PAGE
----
Star Wars Celebration Episode VI: Revenge of the Rich

It was getting late in the day and it occurred to me that I hadn’t spent money in a while.  I needed something that said, “Hey, I was at a Star Wars convention,” better than me simply saying, “Hey, I was at a Star Wars convention.”  So I headed over to the official merchandise store to see how best to part with my hard-earned cash.

There were plenty of t-shirts, but nothing that really jumped out at me (although the one with Lando saying, “Welcome to OrLANDO” came pretty damn close), and besides, clothing is terribly practical.  Although there was also a really neat bowling shirt that, had it not cost $60, would have gone home on my back in a heartbeat.  I really don’t need anymore hats, so those were out.  There was a beautiful set of books called Star Wars: Frames that consisted of over-sized prints of individual frames from all six films, personally selected by Lucas and stored in a nifty wooden display case with an embossed Darth Vader seal on it.  Fantastic presentation.  But seeing as it was $3000 and I like being able to eat and sleep under a roof, that was out.

I finally settled on a pair of mugs:  an “I Love Soundrels” mug with a picture of Han Solo on it for Hannah, and a Hoth Blue Milk glass mug for me.  It had the Celebration logo on it, it had a pretty clever sense of humor, and it could hold a lot of beer.  Win-win-win.

And about this time my flat feet were suggesting it might be a good idea to stop walking and get out of this place.  But I was overcome with the usual sense of melancholy and regret that I always get when I’m ready to leave a con.  Did I see everything I could?  Did I get my money’s worth?  What if that one cool thing is going to happen right after I leave?  There’s a sense of belonging when you’re surrounded by such a large group of people tuned to the same wavelength you are, and it’s hard to leave that and go back to the real world.  It’s been particularly hard at the GenCons I attended, where I was there for three or four days, and faces became familiar, only to be left behind come Sunday afternoon.

But things seemed to be winding down, my feet were hurting, and I wanted to get home in time to catch the first Buccaneers pre-season game.  So back out into the Florida heat and into probably the worst experience of the entire convention.

When I’d arrived, they had buses running people to the convention center at a pretty good clip.  But when I went to leave, I saw a really long line waiting at the shuttle pick-up, and a small bus picking up a handful of people.  Well, I thought, there’s bound to be another along shortly.  People are getting ready to leave. There I go thinking again.  I stood there for about half an hour, watching the line only get longer, until people from the back started streaming past me looking none too happy.  Turns out there was one shuttle running to all the hotels and parking lots.  At the rate I was going, I might get back to my car by the time the con re-opened on Sunday.  So I sucked it up and decided to walk, aching feet and all.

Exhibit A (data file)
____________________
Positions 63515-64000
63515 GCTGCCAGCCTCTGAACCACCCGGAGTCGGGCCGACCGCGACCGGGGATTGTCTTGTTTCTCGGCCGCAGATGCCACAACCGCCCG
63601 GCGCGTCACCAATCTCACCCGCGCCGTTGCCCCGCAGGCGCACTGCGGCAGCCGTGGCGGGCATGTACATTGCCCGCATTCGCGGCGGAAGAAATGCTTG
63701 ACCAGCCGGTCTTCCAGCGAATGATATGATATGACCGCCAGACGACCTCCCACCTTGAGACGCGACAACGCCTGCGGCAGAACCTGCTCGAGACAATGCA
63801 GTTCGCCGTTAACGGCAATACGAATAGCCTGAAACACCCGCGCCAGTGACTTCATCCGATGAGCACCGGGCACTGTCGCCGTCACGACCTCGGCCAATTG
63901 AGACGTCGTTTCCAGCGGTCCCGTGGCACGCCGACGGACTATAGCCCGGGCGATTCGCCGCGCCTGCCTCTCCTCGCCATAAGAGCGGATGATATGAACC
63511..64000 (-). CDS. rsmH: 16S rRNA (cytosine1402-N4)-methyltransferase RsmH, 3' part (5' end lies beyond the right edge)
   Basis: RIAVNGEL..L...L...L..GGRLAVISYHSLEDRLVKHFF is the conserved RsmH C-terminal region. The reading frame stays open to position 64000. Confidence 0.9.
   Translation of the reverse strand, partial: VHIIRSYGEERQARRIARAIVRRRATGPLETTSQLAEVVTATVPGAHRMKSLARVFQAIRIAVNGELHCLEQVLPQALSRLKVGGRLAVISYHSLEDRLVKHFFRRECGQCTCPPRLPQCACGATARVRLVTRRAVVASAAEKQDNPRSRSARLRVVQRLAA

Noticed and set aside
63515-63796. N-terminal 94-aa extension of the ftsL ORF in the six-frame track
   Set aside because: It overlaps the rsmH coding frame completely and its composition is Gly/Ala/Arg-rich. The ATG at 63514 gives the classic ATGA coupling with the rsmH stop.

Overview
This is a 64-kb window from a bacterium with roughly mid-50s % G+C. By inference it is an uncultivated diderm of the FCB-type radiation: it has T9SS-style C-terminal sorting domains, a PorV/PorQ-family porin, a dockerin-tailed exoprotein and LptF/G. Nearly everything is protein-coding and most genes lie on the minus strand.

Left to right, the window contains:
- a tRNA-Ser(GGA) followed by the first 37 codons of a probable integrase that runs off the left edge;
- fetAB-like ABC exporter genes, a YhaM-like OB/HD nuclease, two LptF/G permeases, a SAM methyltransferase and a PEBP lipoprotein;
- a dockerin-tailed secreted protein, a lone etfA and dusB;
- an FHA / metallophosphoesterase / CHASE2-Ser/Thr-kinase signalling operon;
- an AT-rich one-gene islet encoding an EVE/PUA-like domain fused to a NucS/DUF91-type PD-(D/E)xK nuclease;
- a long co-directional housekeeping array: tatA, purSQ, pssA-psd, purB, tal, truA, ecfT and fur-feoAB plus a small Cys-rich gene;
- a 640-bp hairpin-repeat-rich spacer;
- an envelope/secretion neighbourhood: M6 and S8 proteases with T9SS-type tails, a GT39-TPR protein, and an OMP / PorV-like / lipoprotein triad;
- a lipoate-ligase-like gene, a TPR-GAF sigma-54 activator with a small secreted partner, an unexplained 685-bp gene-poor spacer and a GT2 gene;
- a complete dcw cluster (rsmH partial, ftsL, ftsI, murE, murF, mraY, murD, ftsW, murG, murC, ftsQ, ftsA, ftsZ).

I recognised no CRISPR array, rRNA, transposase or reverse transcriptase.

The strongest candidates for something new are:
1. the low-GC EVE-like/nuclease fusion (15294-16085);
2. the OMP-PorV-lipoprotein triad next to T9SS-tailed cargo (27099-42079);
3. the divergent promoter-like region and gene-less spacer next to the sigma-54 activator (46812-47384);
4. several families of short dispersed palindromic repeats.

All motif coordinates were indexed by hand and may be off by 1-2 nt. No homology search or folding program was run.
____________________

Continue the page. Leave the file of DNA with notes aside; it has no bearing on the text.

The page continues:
Of course, it rained.

So here we are, hundreds of words and six blog posts later.  What did I get out of the Star Wars Celebration?  Beyond the obvious aspect of being able to say I was there, and having tons of pictures and knickknacks to prove it, what I got out of it was that this whole thing started with a guy who just wanted to tell a story.  And like anyone, he’s not perfect and may have made some mistakes, but through it all he was just trying to tell the best story he could.  And along the way, parts of that story meant different things to different people, and that was okay too.  We were all in this one place at this one time because that story meant enough to us to want to be immersed in it, to feel a part of it, and maybe to feel a little validated in how we felt about it; if this many people shared that feeling, we couldn’t all be wrong.

It seems popular these days to be dismissive of Star Wars, especially in the wake of the prequel disappointment and Lucas’ continued treatment of the original versions of the films as some kind of red-headed step-children he’s embarrassed by.  People want to look at it as some dumb kids movie that too many people got too worked up about, something that takes time and effort away from weightier, more important movies.  And a lot of people blame its success for “ruining” Hollywood, as if somehow the cinema landscape before 1977 was this wondrous land of never-ending quality where no one was in it just for the money.  In short, they feel like in order to grow up, they’ve got to cast away childish things, and Star Wars along with them.

That’s their loss.  You can grow up, but not grow old.  You can challenge yourself with tougher, bleaker entertainments, and still enjoy the simple pleasures of a farm boy rescuing a princess.  You can put the toys and costumes away, and still wonder what it would be like to make a noble stand against evil with nothing but a lightsaber between you and the enemy.  You can be an adult and take on all those adult responsibilities, and still feel like a kid again, a few hours at a time.

That’s what I got out of the Star Wars Celebration; that it was a true celebration.  Of not just how Star Wars made us feel, and still makes us feel, but how far one person’s imagination can truly reach.


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